As his heart hammered in his chest, Edmond watched her. Her eyes, slightly narrowed, moved over his face. He could see that his question had surprised her. It had surprised him too, but as much as every fibre of his being disliked the vulnerable position he had put himself in, he just had to know.

  Once again, her eyes focused on his as though she had come to a decision. Fighting the urge to close his eyes, he waited as she drew in another breath before opening her mouth.

  “No,” was all she said. One word. One answer. Not even an answer to a truly meaningful question, and yet it instantly released the anxiety that had held him in its clutches, painting a smile on his face. Relief washed over him, and a small joy began to dance in his heart as her own lips curled up into an answering smile.

  For a moment, they just looked at each other as though seeing the other for the first time. Something had changed between them, he could feel it. Although for the life of him he couldn’t have said what it was.

  Eyes locked onto hers, he lowered his head then, waiting for her to tense. But she didn’t.

  His lips brushed hers in a tender kiss. It lasted but a moment. But it was enough, for now.

  Abandoning his position, he got to his feet, holding out his hand to help her up. And for once she did not slap it away. For once she took it, allowing him to help her. It was a small step forward, but Edmond cherished it like the greatest treasure the world could have bestowed upon him.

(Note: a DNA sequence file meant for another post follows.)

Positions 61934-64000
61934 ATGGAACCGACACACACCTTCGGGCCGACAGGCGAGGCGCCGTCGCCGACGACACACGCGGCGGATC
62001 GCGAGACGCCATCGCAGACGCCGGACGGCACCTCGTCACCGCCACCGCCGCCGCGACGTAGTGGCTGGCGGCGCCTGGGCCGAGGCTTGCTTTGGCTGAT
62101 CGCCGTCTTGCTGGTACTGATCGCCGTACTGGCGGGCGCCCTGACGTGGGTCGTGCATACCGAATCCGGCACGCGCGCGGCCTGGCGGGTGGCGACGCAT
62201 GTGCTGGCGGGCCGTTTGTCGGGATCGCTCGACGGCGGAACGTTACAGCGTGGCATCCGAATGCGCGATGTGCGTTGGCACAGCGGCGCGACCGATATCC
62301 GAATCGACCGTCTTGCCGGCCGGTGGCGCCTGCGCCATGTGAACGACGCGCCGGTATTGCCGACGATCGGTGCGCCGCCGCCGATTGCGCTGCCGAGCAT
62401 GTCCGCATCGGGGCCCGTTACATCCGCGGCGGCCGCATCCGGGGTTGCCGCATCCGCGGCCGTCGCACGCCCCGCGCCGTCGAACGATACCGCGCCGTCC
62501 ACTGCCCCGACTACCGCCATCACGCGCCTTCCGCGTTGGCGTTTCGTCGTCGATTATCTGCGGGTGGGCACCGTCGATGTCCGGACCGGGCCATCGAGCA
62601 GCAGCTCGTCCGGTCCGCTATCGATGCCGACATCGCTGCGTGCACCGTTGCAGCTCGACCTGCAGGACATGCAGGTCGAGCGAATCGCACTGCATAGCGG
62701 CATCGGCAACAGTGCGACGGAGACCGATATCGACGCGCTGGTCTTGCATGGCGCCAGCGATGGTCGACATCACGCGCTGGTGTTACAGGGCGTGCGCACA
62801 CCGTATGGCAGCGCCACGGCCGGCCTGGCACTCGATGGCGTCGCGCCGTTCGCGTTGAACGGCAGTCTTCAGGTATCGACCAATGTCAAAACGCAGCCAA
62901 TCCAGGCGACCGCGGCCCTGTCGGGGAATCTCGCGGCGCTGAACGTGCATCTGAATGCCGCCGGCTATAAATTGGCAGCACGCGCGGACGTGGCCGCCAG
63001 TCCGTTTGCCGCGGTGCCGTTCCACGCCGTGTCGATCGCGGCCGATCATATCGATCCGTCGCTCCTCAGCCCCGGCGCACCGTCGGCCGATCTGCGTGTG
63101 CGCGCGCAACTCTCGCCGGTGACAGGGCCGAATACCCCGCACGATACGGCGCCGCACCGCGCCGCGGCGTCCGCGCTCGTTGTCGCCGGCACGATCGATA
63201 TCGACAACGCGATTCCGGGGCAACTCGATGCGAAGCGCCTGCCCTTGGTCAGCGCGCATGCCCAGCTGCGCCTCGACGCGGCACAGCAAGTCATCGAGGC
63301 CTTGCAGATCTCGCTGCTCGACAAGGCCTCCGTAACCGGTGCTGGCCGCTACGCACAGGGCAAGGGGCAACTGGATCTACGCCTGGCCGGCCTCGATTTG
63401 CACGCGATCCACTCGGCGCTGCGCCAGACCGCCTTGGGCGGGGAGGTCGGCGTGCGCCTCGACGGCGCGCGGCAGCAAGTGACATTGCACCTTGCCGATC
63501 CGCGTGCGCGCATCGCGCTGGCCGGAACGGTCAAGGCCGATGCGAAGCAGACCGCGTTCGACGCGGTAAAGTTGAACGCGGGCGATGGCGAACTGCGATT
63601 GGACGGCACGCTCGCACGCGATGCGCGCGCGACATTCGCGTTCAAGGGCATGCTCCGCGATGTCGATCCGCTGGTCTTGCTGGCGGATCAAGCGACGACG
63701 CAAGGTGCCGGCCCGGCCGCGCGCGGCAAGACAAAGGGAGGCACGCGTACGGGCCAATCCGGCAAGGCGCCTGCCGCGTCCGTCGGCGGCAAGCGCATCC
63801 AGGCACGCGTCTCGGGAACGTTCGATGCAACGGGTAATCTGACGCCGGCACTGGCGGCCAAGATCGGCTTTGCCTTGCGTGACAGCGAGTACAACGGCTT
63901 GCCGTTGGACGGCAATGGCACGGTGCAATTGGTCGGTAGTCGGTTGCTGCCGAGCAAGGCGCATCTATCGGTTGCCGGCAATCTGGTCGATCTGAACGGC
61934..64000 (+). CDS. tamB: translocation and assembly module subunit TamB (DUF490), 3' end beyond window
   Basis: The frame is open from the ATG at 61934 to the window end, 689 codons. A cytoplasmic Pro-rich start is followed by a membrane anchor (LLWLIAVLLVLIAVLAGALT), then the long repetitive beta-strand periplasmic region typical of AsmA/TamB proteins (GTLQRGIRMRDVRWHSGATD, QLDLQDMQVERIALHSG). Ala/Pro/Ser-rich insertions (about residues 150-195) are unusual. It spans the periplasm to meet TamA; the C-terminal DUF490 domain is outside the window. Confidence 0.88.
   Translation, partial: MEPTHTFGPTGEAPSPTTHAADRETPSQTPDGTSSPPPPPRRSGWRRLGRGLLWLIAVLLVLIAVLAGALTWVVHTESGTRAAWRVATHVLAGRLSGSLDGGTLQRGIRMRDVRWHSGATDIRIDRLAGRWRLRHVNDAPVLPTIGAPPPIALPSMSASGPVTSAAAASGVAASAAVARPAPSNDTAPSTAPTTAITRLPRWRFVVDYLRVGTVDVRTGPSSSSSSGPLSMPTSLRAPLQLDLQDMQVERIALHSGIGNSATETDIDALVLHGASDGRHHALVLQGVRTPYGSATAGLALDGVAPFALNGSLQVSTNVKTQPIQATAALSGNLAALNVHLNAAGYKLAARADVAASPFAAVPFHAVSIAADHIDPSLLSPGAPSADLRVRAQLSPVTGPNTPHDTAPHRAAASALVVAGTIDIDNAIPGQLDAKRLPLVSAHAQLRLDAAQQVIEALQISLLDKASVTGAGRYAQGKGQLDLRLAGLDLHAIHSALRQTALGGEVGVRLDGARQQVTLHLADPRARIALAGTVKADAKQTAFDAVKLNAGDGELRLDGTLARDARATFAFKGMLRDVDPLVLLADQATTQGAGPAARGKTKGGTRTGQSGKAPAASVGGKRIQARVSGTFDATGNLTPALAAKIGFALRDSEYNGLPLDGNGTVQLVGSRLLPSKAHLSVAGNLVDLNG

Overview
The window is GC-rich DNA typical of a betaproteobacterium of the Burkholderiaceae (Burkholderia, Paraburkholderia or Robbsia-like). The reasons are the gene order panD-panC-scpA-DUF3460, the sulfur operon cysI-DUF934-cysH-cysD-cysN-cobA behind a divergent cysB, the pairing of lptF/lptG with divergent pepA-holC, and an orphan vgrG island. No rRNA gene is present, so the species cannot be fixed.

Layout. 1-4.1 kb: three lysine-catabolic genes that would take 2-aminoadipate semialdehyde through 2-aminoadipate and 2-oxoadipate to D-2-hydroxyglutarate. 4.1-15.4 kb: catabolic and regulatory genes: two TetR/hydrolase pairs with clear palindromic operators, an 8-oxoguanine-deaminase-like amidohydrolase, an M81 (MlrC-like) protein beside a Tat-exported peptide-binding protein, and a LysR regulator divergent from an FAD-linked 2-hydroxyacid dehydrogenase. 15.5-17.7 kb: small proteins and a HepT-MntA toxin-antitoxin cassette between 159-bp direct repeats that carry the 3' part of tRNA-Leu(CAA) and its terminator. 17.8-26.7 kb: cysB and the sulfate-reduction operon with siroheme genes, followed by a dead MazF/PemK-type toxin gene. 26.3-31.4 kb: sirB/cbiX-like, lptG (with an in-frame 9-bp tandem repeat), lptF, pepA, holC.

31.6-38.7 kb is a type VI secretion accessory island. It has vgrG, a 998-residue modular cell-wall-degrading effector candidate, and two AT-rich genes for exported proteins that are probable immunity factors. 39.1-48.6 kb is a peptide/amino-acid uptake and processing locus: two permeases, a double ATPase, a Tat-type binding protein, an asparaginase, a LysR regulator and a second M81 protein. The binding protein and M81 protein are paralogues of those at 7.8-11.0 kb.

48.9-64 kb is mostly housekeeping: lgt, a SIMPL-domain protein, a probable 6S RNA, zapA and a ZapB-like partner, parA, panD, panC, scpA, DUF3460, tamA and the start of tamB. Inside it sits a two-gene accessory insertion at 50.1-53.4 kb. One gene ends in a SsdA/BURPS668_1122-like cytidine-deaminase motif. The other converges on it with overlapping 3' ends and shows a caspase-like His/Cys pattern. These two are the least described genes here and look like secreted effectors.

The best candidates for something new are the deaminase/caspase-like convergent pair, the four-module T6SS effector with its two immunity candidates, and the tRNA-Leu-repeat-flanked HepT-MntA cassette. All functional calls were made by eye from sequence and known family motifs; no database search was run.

For a moment, her hand lingered in his before she drew it back. She took another breath, then broke eye contact, head turning away as though looking for something.

  Her foil. Yes, he remembered now. Following her, they scanned the high grass, looking for the shiny weapon that was bringing them closer together. Step by step. Or rather lunge by lunge.

  Chapter Twenty-Four − Let Down Your Guard

  “I haven’t seen you in a while,” Henrietta said, a questioning look in her scrutinising eyes. Gesturing for Anna to take a seat on the settee, she reached for the tea pot and poured them both a steaming cup. “Is everything all right?”

  Taking the offered cup from Henrietta’s hands, Anna hesitated. “Well, there have been developments recently, which I find rather confusing.”

  Henrietta’s eyes narrowed as she took a careful sip. “What developments? What has he done?”

  Anna couldn’t suppress the smile that curled up her lips. As always Henrietta was quick to jump to the conclusion that her husband had done something horrible. On the other hand, Anna couldn’t really blame her. After all, had she herself not cursed her husband the first morning he had forced her out of bed?

  “For the past two weeks now, he has woken me up before the break of dawn,” Anna began her story, amused at seeing her friend’s rigid frame as she impatiently waited to hear what atrocities Anna’s husband had committed. “Then he’s led me to a little clearing just outside of town, and…”

  “And?” Henrietta urged, eyes narrowed into slits.

  Anna grinned. “And he’s begun teaching me how to fence,” she ended, watching her friend’s face intently.

  As expected, Henrietta’s eyes grew wide, and her mouth dropped open in a most unbecoming way. “What?” she breathed, as though Anna’s words had knocked the air from her lungs.

  Anna nodded. “I don’t know why though. He says he wants me to have fun, but…” She shrugged. “I’m not sure if he is serious, or if this is simply a way to distract me.”

  Slightly recovered, Henrietta once more eyed her friend with distrust written all over her face. “Distract you from what?”

  “From loathing the very sight of him,” Anna laughed, unable to meet her friend’s scrutinising stare. After all, fencing with her husband was fun. And then there were the winnings he had collected, Anna mused, feeling the colour rise in her cheeks.